Given all the media excitement that Apple can generate with the mere mention of a new 'i' product such as the new iPad, you might think that the iPod would kick television ass in terms of SEO. But hold your horses, according to UK search marketing agency Greenlight, it's the other way around. In the newly published 'Brown Goods Sector Report' (and oh boy does that sound like an exciting read - irony detected, irony detected) Greenlight reveals that televisions were the most searched for entertainment product online at the end of last year.
It reckons that in November 2009 the number of UK consumer searches for brown goods overall exceeded 20 million, that equates to a jump of almost 5 million on the previous monthly figures and an increase of 7 million compared to the September total. In order to gauge audience size and a profile of how UK Google users went about their search for brown goods, Greenlight used industry data to classify 940 keywords of the most popular search terms and totalled the number of times each one was used. The report was based on search volumes for the last quarter, with a focus on November to give a more in-depth analysis.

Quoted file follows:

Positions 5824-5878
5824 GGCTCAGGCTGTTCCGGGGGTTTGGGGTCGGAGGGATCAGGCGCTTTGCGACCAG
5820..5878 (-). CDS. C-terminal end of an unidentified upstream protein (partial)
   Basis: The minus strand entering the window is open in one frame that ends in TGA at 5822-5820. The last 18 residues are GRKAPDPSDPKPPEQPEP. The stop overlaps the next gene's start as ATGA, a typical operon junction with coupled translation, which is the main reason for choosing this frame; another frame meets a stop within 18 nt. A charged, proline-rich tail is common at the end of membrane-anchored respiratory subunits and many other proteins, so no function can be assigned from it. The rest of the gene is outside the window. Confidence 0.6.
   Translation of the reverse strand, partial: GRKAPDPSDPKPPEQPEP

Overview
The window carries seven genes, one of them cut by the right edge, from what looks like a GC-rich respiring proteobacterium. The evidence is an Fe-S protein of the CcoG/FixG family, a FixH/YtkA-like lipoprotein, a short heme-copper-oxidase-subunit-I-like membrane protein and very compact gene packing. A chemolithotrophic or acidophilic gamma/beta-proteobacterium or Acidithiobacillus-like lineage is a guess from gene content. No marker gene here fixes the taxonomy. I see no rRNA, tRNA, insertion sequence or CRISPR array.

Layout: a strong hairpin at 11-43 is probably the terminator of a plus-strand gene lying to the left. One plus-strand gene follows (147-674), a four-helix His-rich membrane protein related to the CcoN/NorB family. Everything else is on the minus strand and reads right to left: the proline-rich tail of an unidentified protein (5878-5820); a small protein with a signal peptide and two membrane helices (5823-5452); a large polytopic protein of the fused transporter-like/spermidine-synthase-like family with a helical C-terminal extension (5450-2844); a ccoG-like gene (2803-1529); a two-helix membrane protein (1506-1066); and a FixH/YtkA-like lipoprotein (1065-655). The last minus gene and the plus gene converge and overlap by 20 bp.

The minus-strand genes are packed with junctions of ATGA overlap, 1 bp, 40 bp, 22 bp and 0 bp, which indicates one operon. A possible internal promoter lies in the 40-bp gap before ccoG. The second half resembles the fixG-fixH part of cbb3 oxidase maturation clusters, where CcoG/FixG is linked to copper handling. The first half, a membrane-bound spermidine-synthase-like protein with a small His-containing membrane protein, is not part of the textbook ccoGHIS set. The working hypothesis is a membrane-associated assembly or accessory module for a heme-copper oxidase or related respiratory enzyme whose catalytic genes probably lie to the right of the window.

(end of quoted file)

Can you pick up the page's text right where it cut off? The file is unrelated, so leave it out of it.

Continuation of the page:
Accounting for over a third of November’s searches, the entertainment products comprising MP3 players, personal video players, audio and iPod products, together with brand terms such as Logitech and Apple, were the most popular. Combined, they accounted for over a third (7.5 million) of November’s searches. However, with a 13% share (2.7 million searches), the term ‘Televisions’ was by far the most popular individual brown goods search term. ‘iPod’, its nearest rival followed with 9%, then ‘MP3 players’ with 6%.
Of course, it will be interesting to see how those figures change for quarter one 2010, given the iPad effect on search. Towards the end of January it seemed like everyone online was talking about hardly anything else other than the iPad.
Greenlight also determined the top 60 best positioned, and hence most visible websites in natural search* based on rankings on page one of Google to see where each website or brand was positioned, and the respective size of the audience they were reaching as a result of their having that keyword specific visibility. Amazon was the most visible site with a 61% share of voice in natural search. It ranked at position one on page one of Google for 106 of the 940 keywords analysed. Kelkoo followed with 33% visibility. In third place was Wikipedia, the most visible information site, attaining 30% share of voice.
Interestingly, almost a quarter of the 60 most visible websites in natural search were brown goods information or review sites. According to Greenlight, these sites achieved notable visibility due to relevant content and credibility through links. This contrasted with paid search where 9 of the top 10 advertisers were brown goods retailers of which only one was an aggregator.